City Limits: Limits of Protection: Can Mayor’s Push Reduce Child Abuse Deaths?
In the first two months of 2014, news broke in the city of the deaths of 4-year-old Myls Dobson and 2-year-old Kevasia Edwards, one allegedly tortured and killed by a caretaker after her father went to jail, the other allegedly killed by her mother. Both children’s families had already had extensive contact with the child welfare system, although Myls’ case had been closed a year before his death.
Following Myls’ death, Mayor Bill de Blasio and the commissioner for New York’s Children’s Services, Gladys Carríon, announced a plan for a public service campaign encouraging all New Yorkers to report child abuse and neglect to the state central registry, suggesting in so doing that more child protective investigations were the key to preventing other children from suffering like Myls and Kevasia had.
In truth, more children have not died in 2014 than in previous years. By mid-November 2014, there were 88 deaths of children previously known to the system or reported to the system for investigation after their deaths, on par with the 93 such deaths in 2012 and 2013. The majority of such deaths are ruled accidental.
But the stories that made the news were painful and shocking to read, and gave the impression of a sudden spike in child fatalities. Following Myls and Kevasia deaths, in October the story broke of 3-year-old Jeida Torres, who was allegedly beaten by her stepfather and died in a homeless shelter in Brooklyn, followed less than a week later by 4-year-old Linayjah Meraldo, allegedly beaten by her mother in a homeless shelter in Queens.
Again, politicians lamented that if only child protective services had been called in, Jeida and Linayjah could have been saved. Brooklyn Borough President Eric Adams and State Sen. Kevin Parker proposed legislation that would expand mandated reporting of child maltreatment to include shelter workers, while on November 1, ACS released the first of three public service campaigns aimed at increasing child safety. The subway posters started with reasons people might offer for not making a call to report suspicions of abuse or neglect—”It’s Not My Business”; “I Don’t Want to Get Involved”; “But What If I’m Wrong?”—and ended with the admonition: “Isn’t a Reason to Stay Silent.”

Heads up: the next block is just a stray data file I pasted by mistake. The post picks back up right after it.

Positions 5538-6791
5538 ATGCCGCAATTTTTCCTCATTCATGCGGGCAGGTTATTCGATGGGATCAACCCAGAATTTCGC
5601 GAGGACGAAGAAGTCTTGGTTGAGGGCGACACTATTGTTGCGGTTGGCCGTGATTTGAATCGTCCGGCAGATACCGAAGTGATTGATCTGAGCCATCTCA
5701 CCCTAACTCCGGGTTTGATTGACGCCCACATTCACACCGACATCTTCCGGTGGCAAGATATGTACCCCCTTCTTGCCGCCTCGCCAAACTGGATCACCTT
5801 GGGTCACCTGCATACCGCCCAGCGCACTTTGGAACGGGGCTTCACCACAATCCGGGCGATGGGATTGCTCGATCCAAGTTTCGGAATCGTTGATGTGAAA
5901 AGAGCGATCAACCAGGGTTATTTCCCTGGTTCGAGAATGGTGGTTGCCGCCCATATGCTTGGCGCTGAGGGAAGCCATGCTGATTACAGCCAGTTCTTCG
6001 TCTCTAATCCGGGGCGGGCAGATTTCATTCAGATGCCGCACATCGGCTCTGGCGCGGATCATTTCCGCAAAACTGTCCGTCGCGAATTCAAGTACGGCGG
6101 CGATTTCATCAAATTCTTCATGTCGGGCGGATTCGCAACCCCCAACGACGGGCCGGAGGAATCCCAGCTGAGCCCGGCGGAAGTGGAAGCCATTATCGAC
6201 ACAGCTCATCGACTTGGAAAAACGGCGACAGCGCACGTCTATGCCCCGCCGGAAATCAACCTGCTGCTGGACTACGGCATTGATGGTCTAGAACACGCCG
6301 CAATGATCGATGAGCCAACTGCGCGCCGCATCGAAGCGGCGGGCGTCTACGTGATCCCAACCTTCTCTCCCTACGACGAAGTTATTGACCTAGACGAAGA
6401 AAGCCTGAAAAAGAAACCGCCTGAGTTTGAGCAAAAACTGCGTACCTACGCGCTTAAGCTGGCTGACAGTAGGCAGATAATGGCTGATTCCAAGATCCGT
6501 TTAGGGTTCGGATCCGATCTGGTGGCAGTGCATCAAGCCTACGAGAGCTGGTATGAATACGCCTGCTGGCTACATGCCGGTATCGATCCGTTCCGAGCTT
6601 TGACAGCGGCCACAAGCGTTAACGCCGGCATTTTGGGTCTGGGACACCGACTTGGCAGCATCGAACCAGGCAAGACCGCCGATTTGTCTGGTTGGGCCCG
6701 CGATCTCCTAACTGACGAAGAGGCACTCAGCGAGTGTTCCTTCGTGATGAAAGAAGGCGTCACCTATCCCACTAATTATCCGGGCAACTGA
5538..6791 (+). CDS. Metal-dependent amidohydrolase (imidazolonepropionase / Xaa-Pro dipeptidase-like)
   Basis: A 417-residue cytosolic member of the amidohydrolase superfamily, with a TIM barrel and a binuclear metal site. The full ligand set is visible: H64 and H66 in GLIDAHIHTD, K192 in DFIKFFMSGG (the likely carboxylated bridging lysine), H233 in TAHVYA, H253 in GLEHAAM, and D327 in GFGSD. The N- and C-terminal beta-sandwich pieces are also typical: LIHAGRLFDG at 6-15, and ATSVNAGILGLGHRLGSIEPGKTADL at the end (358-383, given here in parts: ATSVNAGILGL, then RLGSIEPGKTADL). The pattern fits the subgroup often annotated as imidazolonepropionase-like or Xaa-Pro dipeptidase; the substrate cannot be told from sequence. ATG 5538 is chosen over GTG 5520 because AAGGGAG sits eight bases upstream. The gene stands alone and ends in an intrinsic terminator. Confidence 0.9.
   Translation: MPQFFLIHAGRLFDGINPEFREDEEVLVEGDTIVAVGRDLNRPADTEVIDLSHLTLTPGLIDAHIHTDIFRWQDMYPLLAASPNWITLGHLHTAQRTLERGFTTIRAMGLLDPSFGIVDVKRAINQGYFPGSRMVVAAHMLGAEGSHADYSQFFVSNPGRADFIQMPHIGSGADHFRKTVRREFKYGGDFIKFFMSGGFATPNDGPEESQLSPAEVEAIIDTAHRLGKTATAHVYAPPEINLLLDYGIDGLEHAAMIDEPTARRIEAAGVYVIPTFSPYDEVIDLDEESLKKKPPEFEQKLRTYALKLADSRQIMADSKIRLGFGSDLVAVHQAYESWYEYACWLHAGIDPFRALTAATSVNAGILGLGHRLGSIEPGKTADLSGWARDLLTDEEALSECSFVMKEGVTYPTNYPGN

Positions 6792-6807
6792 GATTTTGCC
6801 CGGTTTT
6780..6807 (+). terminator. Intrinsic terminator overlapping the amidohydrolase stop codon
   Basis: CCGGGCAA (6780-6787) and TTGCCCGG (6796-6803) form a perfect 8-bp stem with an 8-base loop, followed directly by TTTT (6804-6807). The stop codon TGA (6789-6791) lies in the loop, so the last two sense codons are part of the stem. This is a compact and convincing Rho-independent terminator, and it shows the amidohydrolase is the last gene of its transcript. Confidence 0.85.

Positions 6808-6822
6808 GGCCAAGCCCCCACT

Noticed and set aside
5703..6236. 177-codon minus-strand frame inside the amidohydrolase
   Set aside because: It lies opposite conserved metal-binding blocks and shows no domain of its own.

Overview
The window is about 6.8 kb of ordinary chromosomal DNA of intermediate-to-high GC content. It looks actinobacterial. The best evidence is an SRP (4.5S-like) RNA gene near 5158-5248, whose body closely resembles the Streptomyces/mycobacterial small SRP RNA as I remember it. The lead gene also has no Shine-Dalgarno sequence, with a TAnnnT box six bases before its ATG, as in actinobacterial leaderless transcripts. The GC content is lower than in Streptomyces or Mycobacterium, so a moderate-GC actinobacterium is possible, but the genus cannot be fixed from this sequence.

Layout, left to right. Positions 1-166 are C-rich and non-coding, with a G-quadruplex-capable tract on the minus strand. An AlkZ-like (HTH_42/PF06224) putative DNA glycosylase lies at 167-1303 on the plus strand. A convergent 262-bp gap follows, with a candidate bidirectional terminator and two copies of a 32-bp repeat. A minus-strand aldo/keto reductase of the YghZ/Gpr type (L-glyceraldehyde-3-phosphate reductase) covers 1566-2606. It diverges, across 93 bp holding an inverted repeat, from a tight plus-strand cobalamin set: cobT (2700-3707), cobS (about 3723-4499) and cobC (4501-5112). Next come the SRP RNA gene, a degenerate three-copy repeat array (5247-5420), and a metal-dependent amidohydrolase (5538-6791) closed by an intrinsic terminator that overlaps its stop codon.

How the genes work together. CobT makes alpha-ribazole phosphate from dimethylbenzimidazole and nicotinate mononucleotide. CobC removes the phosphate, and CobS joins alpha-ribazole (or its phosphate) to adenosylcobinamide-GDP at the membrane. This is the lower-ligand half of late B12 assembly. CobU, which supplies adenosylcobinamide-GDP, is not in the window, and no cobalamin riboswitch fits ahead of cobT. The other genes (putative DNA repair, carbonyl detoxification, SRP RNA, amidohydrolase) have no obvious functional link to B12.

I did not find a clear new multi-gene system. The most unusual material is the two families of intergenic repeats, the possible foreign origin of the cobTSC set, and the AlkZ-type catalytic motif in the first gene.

Implicit in the campaign’s message is the idea that even if you, the teacher, the doctor, the neighbor, aren’t sure what’s going on behind a family’s closed doors, there are experts who can figure it out.
Child welfare statistics, however, suggest just how hard it is for “child protective specialists,” as the city calls them, to assess a child’s safety risk, with some children removed from unsafe situations or left at home safely, but others taken from their families who shouldn’t be, or left in danger.
They suggest, as well, that even in the best of circumstances, investigations cannot predict all child fatalities, and expecting them to is likely to increase the fear in poor neighborhoods of color where investigations are pervasive—and amplify the trauma of unwarranted removals—without decreasing the number of children who ultimately die.
Decisions amid doubts
When one looks more closely at child protective statistics, the picture that emerges is of a decision-making process that is rife with uncertainty.
On the one hand, statistics that track how often families are reported to the statewide abuse and neglect hotline tell the story of families subjected to repeat investigations, seemingly without any forward momentum: Almost a third of families that were investigated for child abuse and neglect in New York City between January and May 2013 had four or more prior reports, according to a 2013 ACS Strategic Management Report.